For too many reasons to count, it is nearly a guarantee that your production software systems will fail in some way.
We attempt to QA our software, which essentially tests application “business” function, but it’s very difficult to test what can go wrong in an actual production environment. Things like memory utilization and leaks, port exhaustion, connection pool timeouts, too many resource file handles, and numerous others.
More potential issues can be introduced when distributed systems such as Microservices are adopted, as the entire system has many more moving parts than a standard monolithic web application. Service registries, load balancing and failover, and redundancy are essential, so there is even more surface area for these types of potential failures. Handling these types of failures is a characteristic of system stability.
So, how can systems stability be tested and validated outside of production?
Well, it’s difficult (and expensive) to do this. Having to create, maintain, and then apply similar usage and loads to emulate production is complex and costly.
Our answer: engineer failures into your platform’s production environment.
Sound crazy? Maybe. But Netflix has done this using a framework called Chaos Monkey, which can be configured to randomly take down AWS resources (i.e. load balancers, etc.) during normal business hours. When this occurs, automated or manual procedures should occur to remediate problems, while still continuing to operate and serve users.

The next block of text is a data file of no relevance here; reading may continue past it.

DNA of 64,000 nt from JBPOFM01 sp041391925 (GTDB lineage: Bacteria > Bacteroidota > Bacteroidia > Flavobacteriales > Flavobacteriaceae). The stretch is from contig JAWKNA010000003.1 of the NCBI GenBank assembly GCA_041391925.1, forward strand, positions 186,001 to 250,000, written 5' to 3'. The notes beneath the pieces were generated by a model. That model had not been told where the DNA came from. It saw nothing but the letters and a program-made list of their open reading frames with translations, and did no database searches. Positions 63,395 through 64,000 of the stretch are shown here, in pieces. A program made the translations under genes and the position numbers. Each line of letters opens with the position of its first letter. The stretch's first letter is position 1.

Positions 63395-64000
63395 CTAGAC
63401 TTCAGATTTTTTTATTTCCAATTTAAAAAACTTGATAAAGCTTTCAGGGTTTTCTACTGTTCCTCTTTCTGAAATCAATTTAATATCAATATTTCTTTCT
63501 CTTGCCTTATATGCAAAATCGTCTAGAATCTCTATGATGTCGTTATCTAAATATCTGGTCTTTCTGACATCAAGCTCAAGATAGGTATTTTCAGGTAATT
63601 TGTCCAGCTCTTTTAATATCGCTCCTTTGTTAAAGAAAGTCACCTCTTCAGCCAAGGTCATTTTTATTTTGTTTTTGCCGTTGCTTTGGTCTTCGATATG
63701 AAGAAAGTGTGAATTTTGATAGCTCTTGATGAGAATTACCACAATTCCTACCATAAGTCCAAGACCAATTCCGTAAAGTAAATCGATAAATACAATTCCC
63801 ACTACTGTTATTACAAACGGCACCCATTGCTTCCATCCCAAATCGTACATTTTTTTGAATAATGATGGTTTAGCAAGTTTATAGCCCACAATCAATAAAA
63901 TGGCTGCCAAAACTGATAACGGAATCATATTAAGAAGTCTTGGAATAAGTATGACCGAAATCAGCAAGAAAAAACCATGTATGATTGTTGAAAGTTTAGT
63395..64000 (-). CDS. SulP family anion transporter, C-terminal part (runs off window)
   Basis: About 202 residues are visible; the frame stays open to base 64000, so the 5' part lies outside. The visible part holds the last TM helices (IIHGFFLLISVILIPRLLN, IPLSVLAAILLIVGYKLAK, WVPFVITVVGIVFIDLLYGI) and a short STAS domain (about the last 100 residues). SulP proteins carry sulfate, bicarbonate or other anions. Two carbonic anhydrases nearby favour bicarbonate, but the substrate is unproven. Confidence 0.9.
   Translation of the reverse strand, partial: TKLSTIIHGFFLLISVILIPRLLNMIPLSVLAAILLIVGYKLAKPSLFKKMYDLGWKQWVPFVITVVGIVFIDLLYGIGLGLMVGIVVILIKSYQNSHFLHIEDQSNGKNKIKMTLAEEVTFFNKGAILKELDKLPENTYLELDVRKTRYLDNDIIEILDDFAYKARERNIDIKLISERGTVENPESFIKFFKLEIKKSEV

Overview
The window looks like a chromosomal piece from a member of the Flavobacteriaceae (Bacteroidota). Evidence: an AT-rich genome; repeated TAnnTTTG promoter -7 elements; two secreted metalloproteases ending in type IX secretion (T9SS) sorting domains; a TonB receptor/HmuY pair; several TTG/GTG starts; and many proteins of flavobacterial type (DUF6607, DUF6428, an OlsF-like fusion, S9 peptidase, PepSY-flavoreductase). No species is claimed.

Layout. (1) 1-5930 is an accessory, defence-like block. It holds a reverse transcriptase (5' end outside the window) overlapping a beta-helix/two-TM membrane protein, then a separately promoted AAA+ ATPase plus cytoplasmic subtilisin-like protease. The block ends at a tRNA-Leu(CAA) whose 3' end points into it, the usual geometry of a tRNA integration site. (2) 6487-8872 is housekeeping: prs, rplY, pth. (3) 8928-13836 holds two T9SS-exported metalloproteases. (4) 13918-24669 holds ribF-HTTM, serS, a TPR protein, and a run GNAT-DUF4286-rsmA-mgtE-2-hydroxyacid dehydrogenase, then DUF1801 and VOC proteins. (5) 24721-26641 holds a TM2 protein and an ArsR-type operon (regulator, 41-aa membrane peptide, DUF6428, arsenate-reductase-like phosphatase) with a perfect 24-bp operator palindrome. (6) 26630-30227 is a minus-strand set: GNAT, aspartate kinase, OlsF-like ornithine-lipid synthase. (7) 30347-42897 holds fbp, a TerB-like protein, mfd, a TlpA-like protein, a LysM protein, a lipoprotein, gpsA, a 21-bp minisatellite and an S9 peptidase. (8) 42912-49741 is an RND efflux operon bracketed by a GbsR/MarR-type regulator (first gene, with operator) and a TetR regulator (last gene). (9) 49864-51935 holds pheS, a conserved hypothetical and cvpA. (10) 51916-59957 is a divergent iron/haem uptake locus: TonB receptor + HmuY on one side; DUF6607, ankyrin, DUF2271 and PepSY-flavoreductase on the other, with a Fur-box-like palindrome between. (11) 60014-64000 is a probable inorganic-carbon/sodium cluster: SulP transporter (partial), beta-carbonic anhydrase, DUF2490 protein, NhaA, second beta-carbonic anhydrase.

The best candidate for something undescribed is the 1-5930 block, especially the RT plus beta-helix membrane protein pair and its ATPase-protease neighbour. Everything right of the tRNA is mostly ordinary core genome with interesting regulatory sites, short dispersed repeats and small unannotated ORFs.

So, consider this thought experiment: if you know that system failures are occurring, and you are not getting help desk calls and your pager or alerts aren’t pinging you, then your system is stable and durable.
Introducing Trouble Maker
Netflix’s Chaos Monkey is based upon Amazon EC2 API. So, we wanted to implement a solution that was not dependent upon the cloud and could be used within an enterprise environment.
Trouble Maker was implemented for Java-based web and Microservices-based applications. It will randomly take down application services and provides a web console to perform stability tests against servers. Here’s a diagram of how it works:
Trouble Maker communicates with a servlet registered in Java-based client Microservice. It also communicates with a Service Registry that is used to determine location of services to operate against. (By default: Eureka.)
Here’s a screenshot of the Trouble Maker dashboard:
Trouble Maker can be configured using a cron expression to randomly select a Java app server instance and kill it.
Doing this in production might seem a little risky, but if you desire a stable Microservices platform, this will tests its durability. Truly understanding its durability will allow your team members to enjoy their time off and recharge their batteries so they can come back to work and implement killer applications.
Open Source Project
Trouble Maker is an open source project hosted on Github that can be found here: https://github.com/in-the-keyhole/khs-trouble-maker.
Please feel free to make any suggestions or submit pull requests. Our goal is for this to help organizations that are implementing Microservices to implement stable and durable platforms.
— David Pitt & The Keyhole Team